Straight Shot is the brainchild of Dundee Venture Capital, an organization dedicated to investing in entrepreneurs who bring great ideas, energy and desire to succeed to the market place. Started by Mark Hasebroock, previous co-founder of giftcertificates.com and HayNeedle, Dundee VC brings an enviable amount of experience from finance and small business development to technology. There is a positive correlation between Mark’s level of humility and humor and his success in business. If Dundee VC puts an emphasis on the people behind good ideas, Volano does the same in choosing whom we do business. Straight Shot’s list of participating mentors and sponsors is an Olympic Dream Team.
Volano selected Erin Hawkins, David Carnley and John Stuifbergen to work on-site at the Peter Kiewit Institute of Technology building, our own development dream team. They will work directly with the seven companies (out of 400 applicants) selected in the Straight Shot accelerator program and look forward to lending their expertise. The start-ups we’ll be working with come with their own impressive technological pedigree and we’ll have an opportunity to learn from them as well.
I’m still processing last night’s riveting episode of Mad Men. So much to say… The primary business lesson I took from last night’s episode though is not to let romance get involved in the workplace. We’ll come back to that point. It’s a great one that opens up so many possibilities.
A quick recap from last night. Ken Cosgrove had a Dick Cheney moment with his Chevy clients and was nearly killed by a shotgun blast resulting in his voluntary relinquishing of the account to Pete Campbell. Worried about getting bested by Bob Benson, Pete investigates and discovers the enigmatic character’s spotty past and uses the information to his advantage. Don Draper’s alcohol problem has officially graduated to vodka in his morning OJ and his daughter Sally continues to lay a dysfunctional foundation for what would be a pretty scathing memoir of her troubled childhood as she vies for the respect of equally insecure boarding school girls. And these are just the side character shadings and sub-plots.
The prevailing storyline revolves around Ted and Peggy. They are clearly smitten with each other and, as most workplace romances go, not good at hiding it. Don keys in on this right away. Since Don and Ted are natural competitors within the agency, this information is powerful ammunition for Don and at the end of the episode, he uses it with surgical precision for maximum devastation, managing at once to play hero for the company, ensure Peggy is not given credit for a potentially award winning commercial and publicly humiliating Ted. This is a wonderful example of the fog love can cast over work. The workplace should be about collaboration and equal weight. If you have good people, at every level their input should be valued and utilized in decision making and execution. Even the appearance of favoritism can destroy credibility and hurt morale. Having rose-colored glasses also skews objective thinking and adds one more unnecessary level of politics to an already crowded table of issues regarding strategic planning, work assignment and execution. The fact that Ted is married, apropos for this series, only makes the flirtation and attention all the more uncomfortable.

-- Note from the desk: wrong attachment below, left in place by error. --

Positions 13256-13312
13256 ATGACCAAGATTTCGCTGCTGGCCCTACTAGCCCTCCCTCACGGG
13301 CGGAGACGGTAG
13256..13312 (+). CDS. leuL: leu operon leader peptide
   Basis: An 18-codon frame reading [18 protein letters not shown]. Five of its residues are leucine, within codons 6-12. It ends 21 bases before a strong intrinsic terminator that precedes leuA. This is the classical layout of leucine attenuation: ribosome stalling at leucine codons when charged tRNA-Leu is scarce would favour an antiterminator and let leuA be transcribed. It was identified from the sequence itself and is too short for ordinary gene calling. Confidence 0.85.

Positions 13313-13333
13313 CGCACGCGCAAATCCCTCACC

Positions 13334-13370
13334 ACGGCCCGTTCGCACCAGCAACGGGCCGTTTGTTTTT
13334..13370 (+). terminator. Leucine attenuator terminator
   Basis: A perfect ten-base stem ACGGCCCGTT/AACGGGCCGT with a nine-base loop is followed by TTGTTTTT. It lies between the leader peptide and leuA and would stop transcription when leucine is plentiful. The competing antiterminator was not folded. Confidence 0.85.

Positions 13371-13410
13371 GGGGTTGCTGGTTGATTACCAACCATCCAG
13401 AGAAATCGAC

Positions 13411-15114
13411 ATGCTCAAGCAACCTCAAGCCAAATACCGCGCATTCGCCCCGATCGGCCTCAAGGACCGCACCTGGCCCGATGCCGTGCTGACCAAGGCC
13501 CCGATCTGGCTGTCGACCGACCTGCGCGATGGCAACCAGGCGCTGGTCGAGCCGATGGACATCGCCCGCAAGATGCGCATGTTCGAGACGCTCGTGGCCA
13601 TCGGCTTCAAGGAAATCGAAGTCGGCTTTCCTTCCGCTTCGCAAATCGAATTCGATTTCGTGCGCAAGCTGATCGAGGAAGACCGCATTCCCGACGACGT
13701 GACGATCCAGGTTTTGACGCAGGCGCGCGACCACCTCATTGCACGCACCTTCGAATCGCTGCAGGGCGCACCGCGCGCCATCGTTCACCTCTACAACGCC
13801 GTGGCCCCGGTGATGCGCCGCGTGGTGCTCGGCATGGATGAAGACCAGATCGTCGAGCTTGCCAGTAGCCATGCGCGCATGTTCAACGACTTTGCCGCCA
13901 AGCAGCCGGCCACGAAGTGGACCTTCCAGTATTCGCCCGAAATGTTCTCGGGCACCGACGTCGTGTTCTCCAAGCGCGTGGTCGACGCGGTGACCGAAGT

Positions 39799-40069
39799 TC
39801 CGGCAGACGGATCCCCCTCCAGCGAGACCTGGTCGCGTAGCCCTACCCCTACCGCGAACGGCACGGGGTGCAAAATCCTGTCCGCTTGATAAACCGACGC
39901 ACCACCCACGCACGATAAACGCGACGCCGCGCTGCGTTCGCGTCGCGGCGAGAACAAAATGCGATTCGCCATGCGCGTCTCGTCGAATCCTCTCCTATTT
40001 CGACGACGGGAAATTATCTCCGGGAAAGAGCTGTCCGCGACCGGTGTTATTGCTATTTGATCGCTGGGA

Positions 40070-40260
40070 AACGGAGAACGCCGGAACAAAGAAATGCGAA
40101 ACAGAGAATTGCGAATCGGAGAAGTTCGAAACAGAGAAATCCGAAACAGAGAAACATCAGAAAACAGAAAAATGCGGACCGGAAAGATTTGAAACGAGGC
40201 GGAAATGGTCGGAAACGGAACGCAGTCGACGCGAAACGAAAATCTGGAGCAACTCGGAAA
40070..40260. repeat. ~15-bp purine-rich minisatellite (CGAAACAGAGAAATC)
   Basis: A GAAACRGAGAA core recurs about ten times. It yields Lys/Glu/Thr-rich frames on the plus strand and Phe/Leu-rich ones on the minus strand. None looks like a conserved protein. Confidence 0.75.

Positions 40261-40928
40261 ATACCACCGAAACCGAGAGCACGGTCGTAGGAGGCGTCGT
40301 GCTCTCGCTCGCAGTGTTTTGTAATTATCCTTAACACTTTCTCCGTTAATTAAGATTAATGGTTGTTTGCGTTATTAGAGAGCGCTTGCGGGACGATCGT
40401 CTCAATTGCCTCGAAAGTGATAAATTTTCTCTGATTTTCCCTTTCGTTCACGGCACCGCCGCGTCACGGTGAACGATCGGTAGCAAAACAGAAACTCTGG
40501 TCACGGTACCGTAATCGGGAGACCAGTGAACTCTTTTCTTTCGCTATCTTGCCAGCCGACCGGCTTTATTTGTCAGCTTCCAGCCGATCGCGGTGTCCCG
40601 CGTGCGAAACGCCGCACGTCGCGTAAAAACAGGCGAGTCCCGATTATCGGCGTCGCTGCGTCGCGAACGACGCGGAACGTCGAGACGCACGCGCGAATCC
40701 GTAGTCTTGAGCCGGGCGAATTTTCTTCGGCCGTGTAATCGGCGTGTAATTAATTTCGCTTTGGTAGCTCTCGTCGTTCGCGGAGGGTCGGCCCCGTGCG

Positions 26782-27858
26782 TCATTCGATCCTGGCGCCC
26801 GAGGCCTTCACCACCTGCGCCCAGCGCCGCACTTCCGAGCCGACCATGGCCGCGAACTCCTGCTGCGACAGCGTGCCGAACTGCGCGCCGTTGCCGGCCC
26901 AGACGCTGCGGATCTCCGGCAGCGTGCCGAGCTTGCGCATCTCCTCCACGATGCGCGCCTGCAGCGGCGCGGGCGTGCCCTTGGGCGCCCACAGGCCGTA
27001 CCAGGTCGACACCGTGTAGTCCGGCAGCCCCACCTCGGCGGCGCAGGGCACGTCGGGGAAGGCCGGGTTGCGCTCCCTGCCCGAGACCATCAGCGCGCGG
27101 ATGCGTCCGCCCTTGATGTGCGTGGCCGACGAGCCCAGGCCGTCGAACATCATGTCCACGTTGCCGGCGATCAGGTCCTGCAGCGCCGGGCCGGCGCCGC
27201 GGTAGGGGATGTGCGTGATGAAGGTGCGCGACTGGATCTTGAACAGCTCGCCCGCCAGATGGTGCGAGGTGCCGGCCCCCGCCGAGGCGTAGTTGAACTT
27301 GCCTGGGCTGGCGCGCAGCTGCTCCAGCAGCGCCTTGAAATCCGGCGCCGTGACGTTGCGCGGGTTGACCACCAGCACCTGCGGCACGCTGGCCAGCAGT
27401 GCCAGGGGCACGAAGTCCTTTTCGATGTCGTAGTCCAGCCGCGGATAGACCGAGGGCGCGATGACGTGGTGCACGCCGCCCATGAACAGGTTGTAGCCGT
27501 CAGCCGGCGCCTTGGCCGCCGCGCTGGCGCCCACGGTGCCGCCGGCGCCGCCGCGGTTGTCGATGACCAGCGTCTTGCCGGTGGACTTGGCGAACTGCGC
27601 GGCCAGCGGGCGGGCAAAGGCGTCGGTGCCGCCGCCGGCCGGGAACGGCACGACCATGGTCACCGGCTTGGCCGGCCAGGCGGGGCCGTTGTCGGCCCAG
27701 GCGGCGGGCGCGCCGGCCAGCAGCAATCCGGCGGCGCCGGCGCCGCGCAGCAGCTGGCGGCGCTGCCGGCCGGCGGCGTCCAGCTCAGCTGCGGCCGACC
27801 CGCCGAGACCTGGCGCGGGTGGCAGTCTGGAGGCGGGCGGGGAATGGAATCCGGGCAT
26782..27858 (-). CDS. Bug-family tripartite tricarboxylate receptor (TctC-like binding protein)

This series of blogs is about extricating business lessons from Mad Men. My favorite parts of the show are watching the pitchmen win and lose clients in the context of the interesting historical times, social code and their personal shortcomings. Keeping love outside of the workplace is probably one of the most important if not obvious lessons and one that seems to be the hardest for people to adhere. Part of what makes love such an intoxicant is the quiet conspiracy of two people becoming vulnerable, the letting down of guards. In business, relationship building is often about making business a little bit personal and building trust. These are interesting parallels but business is a contact sport. The very nature of competition and bottom-line awareness demands a level of cold, steel-eyed agnosticism that runs counter to this intimacy. As we approach next week’s season finale, it will be interesting to see if the writers of Mad Men stay true to the premise that love holds no place in “modern” New York ad agencies.
Volano Solutions has built a loyal customer base over the years of small to mid-sized companies and non-profits that needed insight and help on software solutions. As is the case with many businesses, the more clients you work with, the larger your network grows and custom development projects are not as hard to find. But you do need to find them. Last year Volano paid out over $70K in commissions to peers and partners who referred us to companies considering software changes resulting in custom work.